Monday, October 15, 2018
There's never a slow news week in Jackson, Miss., and last week was no exception. Here are the local stories JFP reporters brought you in case you missed them:
- Mayor Chokwe Antar Lumumba gave his second annual State of the City address at the Alamo Theatre on Farish Street on Oct. 11.
- In what his campaign calls an "aggressive statewide ad campaign," Mississippi House Minority Leader David Baria, D-Bay St. Louis, announced a five-figure television ad buy for his U.S. Senate campaign Wednesday.
- Mayor Chokwe Antar and wife Ebony Lumumba co-sponsored an event at the Mississippi Civil Rights Museum and Museum of Mississippi History on Oct. 10, 2018, to honor Angie Thomas and her upcoming movie release of "The Hate U Give."
- U.S. Sen. Cindy-Hyde Smith, R-Miss., continued to defend her support for the confirmation of U.S. Supreme Court Justice Brett Kavanaugh on Tuesday, accusing Democrats of "manipulation of the confirmation process" and "a disservice to victims of sexual violence" in a tweet.
- Mayor Chokwe Antar Lumumba continued a trend of honoring homegrown authors when he delivered a proclamation to Jackson native Kiese Laymon for his writing on Oct. 9.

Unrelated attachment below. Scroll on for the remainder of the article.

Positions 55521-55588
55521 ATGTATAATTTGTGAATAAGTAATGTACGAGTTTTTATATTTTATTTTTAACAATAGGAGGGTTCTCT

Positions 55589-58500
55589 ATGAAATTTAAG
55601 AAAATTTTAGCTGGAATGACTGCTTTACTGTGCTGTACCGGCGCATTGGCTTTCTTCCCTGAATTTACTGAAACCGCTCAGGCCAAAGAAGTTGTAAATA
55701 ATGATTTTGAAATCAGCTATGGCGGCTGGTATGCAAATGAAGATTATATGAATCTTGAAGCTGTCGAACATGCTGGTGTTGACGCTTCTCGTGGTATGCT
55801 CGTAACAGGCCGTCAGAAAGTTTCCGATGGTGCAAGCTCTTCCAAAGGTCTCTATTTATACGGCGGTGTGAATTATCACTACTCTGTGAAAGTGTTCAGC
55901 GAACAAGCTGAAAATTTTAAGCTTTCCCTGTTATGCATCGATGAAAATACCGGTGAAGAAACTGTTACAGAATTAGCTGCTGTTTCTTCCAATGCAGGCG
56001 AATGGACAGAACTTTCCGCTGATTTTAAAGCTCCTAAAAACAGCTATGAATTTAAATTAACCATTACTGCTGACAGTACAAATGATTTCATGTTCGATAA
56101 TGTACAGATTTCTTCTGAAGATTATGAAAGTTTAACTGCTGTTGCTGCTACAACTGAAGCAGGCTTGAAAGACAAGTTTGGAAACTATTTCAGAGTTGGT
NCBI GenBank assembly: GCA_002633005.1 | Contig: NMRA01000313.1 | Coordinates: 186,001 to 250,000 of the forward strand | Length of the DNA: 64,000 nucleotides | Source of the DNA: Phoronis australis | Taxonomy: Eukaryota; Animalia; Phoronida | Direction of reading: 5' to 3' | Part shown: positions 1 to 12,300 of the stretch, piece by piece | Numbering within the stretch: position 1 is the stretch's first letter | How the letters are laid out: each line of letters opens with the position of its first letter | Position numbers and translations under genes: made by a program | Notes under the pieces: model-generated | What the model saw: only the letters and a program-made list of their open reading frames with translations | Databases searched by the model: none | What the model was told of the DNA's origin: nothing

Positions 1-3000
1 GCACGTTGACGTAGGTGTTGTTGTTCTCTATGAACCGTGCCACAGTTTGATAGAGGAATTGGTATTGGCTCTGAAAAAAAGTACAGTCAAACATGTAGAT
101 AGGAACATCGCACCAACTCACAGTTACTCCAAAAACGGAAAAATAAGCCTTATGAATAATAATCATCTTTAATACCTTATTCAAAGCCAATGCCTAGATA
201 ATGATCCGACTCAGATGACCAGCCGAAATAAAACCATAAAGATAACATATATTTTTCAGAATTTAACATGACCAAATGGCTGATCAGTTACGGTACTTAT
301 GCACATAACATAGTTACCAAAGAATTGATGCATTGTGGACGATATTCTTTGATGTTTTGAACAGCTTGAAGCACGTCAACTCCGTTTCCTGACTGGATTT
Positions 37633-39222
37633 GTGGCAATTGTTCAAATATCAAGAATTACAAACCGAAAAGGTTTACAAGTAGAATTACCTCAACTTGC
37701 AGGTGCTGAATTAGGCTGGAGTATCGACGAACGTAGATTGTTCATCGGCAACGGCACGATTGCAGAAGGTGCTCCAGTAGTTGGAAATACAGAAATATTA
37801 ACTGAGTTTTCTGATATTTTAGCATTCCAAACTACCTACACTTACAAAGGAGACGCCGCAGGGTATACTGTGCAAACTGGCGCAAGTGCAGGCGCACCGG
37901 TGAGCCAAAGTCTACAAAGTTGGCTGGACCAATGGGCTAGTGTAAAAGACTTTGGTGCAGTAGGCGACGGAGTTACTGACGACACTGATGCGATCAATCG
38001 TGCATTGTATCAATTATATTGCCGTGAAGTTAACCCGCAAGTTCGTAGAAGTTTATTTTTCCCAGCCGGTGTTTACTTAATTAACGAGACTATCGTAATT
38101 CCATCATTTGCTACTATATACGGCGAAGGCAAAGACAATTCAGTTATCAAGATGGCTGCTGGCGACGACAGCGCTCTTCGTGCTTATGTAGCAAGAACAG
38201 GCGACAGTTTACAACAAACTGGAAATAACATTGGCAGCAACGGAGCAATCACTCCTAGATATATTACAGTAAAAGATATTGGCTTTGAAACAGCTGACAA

- Jackson Public Works Director Bob Miller still will not commit to a date when the City will begin shutting off water to non-paying customers, but warns it will happen soon.
- Mayor Chokwe A. Lumumba rebuked Forest Hill High School after social media exploded over a Friday-night half-time skit depicting students supposedly shooting police officers on the field at Brookhaven High School.
- Mississippi Attorney General Jim Hood announced his run for governor on Oct. 3 in Houston, Miss.
- Mississippi police agencies have been seizing cash, guns and vehicles without legal authority for months after a state law changed and police didn't notice.
- U.S. District Judge Carlton Reeves appointed Allyson Mills to collect assets to repay investors in the $100-million-plus Madison Timber Ponzi scheme. The scheme sold bogus rights to cut timber, promising returns of 11 percent or more, far above prevailing interest rates, to more than 250 investors in at least 14 states.